________________ CM . . . . Volume XVI Number 12. . . .November 20, 2009


Cape Breton Wonders: Featuring Art by Marie Moore.

Shirley Everett & Chris Augusta Scott. Illustrated by Marie Moore.
Sydney, NS: Cape Breton University Press, 2008.
34 pp., stapled, $19.95.
ISBN 978-1-897009-31-4.

Subject Headings:
Moore, Marie, 1952 -Juvenile literature.
Cape Breton Island (N.S.)-In art-Juvenile literature.

Kindergarten-grade 3 / Ages 5-8.

Review by Meredith Snyder.

** /4



Did you ever wonder why...

our mothers re-washed the wash?

Those who have stood on the shores of Cape Breton Island know it for a beautiful place; those who have lingered longer and realize the island offers more than a storybook sense of wonderment may have some questions about life on the island, digging deeper to discover the essence of a hard-working culture. Life on the island has changed dramatically in the last 50 years, and Cape Breton Wonders is a painted record of how Capers once lived.

internal art      This picture book, text designed to link a series of unconnected oil paintings by Cape Breton artist Marie Moore, includes postcard-perfect views of an island so carefully captured in brochures promoting the region. While the paintings are skillfully done, the unimaginative angles and the distance from which they are painted make them ineffective as children’s book illustrations; they neither invite the viewer into the scene nor encourage creative engagement with the text. The reader’s view is almost always that of an outsider; even in the images where many human figures are present, such as Moxham castle on page 9, in which the view is that of a fly on a wall, not a participant in the scene.

     Still, Moore’s paintings are the book’s greatest strength. Where the pictures lack the narrative coherence to hold together as a wordless picture-story, the text fails to forge this connection. The repetitive structure of the questions, “Did you ever wonder why...” might appeal to very young children; however, it is unlikely that readers, least of all a target audience lacking in detailed knowledge or first-hand experience of Cape Breton’s history, would ever have asked themselves any of the questions the authors pose. In spite of detailed notes at the back of the book, explaining each of the paintings, the book would need a very knowledgeable adult reader to bring it to life.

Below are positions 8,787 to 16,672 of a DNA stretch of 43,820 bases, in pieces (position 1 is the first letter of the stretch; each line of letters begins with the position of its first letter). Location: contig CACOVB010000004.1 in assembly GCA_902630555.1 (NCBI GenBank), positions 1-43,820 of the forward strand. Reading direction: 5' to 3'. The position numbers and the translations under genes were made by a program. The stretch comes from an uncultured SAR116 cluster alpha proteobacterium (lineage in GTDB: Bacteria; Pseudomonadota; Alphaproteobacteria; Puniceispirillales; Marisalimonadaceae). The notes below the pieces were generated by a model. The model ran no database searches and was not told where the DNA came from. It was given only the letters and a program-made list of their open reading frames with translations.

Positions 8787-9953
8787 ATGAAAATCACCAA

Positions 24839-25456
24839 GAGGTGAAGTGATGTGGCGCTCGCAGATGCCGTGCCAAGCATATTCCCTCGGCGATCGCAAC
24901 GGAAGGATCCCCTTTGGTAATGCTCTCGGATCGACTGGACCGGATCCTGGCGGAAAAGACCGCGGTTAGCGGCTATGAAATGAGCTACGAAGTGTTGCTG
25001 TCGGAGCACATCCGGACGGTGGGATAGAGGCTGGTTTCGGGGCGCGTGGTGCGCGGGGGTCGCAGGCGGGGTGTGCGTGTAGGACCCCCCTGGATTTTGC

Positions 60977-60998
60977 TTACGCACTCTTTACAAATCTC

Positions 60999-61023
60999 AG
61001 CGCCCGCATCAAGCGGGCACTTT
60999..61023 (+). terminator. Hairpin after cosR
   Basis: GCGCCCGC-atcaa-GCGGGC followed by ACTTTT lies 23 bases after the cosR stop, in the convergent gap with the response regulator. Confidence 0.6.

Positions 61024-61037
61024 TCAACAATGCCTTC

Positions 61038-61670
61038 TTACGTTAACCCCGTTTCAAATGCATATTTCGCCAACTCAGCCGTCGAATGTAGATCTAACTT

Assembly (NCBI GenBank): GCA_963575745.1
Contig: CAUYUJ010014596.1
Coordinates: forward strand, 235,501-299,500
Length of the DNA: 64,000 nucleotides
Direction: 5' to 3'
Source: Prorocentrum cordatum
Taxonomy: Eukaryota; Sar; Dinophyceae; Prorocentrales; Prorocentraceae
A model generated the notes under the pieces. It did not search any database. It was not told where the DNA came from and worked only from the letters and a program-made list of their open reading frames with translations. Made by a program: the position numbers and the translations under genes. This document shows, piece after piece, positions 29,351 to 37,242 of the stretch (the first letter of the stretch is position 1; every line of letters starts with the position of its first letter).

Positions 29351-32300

The book’s formal weaknesses notwithstanding, it does show some potential as a teaching tool. Occasionally, the authors ask deeper, more interesting questions such as, “Did you ever wonder why... the miners risked their lives?” which could lead to a discussion about the history of mining in Nova Scotia, and “Did you ever wonder why.... our mothers re-washed the wash?” which opens the floor for productive discussions of Cape Breton’s toxic industrial sites and their harmful effects on the inhabitants of the region. Unfortunately, these thoughtful inquiries are outnumbered and undermined by superficial tourism-board slogans such as “Did you ever wonder why... Cape Breton holds such beauty?” which do nothing but take up space on the page.

     The book’s weaknesses – its lack of coherence, its narrowness of appeal, its whimper of an ending line – are unfortunate, given Marie Moore’s obvious artistic talent. Cape Breton Wonders, as a visual record of life in Cape Breton at a certain point in history, may still have its application in households and classrooms in Nova Scotia and on Cape Breton in particular. Its value beyond this specific region is extremely limited.

Recommended with reservations.

Meredith Snyder is an English teacher in Fredericton, NB.

To comment on this title or this review, send mail to cm@umanitoba.ca.

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